On this the last day of August, is my only post for August.
It’s been busy.
I don’t much like that word — busy, not August — but it’s good shorthand, and right about nowshorthand is most welcome.
In August we
got new flooring in the kitchen and bathroom
had the entire interior of the house repainted
drove approximately 1400 miles for holidays
received children back to home from summer
started back up at school (kids) and school (M)
started a book, the first full draft a year away
signed on with a major new freelancing client
Happy Labor Day.
With all this activity, I’ve been thinking (again) about place. When one’s place is changing radically and/or a moving target, this may not be so odd. I want to enhance this commonality by stating the obvious:
Everyone’s from Somewhere.
I know. But
There’s no there, there.
You can’t get there from here.
were already taken.
Everyone’s from somewhere. I realized this in thinking a lot about Reno, which is one of the places we drove, and a little less so about Monterey, the other place we went this month. I don’t think about Reno much, and before doing so would have assumed others don’t either. Except there are some people living there, and they probably do it often. Everyone’s from somewhere.
To me, Reno is a sad little town, as dismal as Las Vegas but without the bright and distracting lights. It’s also hot. And it’s not Tahoe — which is cold, beautiful, and near. At one time — the 19th century, I think — it was important, and perhaps even interesting. Even into the late 20th century Reno’s status as a place to go was fairly secure. Las Vegas without the lights, but Northern Californios had to gamble somewhere.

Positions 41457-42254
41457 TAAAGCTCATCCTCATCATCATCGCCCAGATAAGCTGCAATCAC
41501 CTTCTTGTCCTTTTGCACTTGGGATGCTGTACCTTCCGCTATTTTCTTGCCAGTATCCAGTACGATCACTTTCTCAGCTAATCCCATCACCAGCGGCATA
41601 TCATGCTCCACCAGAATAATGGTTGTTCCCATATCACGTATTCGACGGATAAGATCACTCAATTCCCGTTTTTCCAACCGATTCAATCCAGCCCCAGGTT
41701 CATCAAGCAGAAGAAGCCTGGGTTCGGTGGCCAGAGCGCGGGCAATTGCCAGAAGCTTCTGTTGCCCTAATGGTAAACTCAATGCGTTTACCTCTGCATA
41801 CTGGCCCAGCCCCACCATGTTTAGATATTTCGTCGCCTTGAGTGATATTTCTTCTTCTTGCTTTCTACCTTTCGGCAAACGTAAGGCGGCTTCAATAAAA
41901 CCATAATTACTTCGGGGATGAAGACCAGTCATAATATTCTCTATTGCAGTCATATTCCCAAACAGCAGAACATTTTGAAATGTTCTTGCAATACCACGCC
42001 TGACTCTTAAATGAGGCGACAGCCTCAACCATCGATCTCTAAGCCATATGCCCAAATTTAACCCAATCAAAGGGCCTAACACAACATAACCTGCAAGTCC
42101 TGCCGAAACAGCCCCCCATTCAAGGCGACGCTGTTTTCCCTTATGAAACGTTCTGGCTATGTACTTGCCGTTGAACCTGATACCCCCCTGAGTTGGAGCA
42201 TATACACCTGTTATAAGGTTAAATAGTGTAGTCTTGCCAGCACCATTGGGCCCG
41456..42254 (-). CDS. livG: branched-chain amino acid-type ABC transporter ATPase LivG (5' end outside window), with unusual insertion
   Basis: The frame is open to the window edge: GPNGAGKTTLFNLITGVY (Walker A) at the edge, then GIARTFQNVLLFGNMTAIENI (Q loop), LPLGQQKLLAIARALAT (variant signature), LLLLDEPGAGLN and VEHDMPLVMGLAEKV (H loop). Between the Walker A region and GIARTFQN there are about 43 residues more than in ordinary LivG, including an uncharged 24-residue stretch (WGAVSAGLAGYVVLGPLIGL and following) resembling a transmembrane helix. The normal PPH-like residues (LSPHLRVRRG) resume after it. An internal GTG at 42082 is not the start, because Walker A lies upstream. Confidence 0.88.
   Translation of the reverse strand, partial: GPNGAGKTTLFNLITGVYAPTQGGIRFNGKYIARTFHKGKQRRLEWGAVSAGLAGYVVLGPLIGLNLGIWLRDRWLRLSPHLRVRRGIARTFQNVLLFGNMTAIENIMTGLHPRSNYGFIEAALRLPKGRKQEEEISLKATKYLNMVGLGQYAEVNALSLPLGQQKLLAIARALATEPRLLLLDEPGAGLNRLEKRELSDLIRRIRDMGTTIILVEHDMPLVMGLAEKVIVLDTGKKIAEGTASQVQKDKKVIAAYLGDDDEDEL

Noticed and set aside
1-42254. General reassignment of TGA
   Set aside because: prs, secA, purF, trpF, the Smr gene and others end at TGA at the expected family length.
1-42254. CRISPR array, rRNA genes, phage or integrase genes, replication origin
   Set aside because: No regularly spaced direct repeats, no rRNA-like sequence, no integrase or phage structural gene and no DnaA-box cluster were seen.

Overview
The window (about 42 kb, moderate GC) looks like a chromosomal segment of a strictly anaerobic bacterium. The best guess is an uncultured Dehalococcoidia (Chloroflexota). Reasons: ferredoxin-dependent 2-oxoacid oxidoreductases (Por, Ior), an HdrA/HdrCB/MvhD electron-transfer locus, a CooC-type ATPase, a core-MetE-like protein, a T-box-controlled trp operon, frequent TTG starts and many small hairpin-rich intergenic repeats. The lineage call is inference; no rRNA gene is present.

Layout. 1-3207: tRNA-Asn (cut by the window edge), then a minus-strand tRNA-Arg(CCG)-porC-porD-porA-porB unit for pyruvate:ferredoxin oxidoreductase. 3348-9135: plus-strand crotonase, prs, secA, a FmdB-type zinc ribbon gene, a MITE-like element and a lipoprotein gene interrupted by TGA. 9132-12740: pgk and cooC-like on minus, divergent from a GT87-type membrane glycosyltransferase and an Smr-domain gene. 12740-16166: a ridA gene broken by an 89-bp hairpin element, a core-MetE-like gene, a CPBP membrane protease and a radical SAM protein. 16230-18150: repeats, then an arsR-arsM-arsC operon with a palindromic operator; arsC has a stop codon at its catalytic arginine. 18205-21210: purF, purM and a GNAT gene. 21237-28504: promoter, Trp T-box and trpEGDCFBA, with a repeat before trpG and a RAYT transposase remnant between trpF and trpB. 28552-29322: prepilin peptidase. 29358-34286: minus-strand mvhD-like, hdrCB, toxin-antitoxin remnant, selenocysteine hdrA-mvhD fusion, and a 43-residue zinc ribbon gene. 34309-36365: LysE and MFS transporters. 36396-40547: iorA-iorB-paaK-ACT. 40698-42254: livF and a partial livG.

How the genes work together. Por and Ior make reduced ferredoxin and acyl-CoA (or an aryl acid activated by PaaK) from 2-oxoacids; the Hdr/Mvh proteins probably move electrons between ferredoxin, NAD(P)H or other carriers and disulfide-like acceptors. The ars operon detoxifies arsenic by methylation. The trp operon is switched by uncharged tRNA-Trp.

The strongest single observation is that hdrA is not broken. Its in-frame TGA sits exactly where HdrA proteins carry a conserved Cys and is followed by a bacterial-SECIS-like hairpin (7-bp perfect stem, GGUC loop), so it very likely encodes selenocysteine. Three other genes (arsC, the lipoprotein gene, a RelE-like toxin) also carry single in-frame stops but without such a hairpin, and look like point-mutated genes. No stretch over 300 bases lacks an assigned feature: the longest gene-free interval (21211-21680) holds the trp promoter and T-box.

Now there are Indian casinos throughout our state, and you can gamble anywhere.
And you can win office and gamble with other people’s money right in Sacramento.
So why go to Reno?
We went for the GK Chesterton conference of the American Chesterton Society. We did not go to gamble, though we dutifully lost about 50 bucks in 27 minutes at a blackjack table in the Circus Circus up there. It is, as you will have surmised, not much like the Circus Circus in Las Vegas.
The conference was swell and I met a lot of great people who like Chesterton. M and I enjoyed ourselves and each other, away from our place, which is, well … not Reno.
But Reno itself did not seem like a place to go, or stay very long once you got there. There did not seem to be much industry, beyond check cashing or strip clubs, and most people we saw seemed unhappy. Judging by appearances, which many say one should not do. But of course one does, at least at first.
At second glance, and second and third thought, though, there were a few elements to recommend itself, and to recommend to others. M found great food at chic restaurants. I still don’t know whether they are the front or back end of a boom, and the difference is crucial, but they are there. Then too … everyone’s from somewhere.
People live in Reno and call it home.
Jesus this is sounding jejeune but what do expect from a blog of partially digested bits of beef?
I only want to say that while sometimes it can seem there’s no there, there … there most certainly is to the people who live in Oakland. Or Reno.
And even if sometimes you can’t get there from here … perhaps just maybe you can get here from there.
Because here from there is my home.
Just like Reno is to those who stay.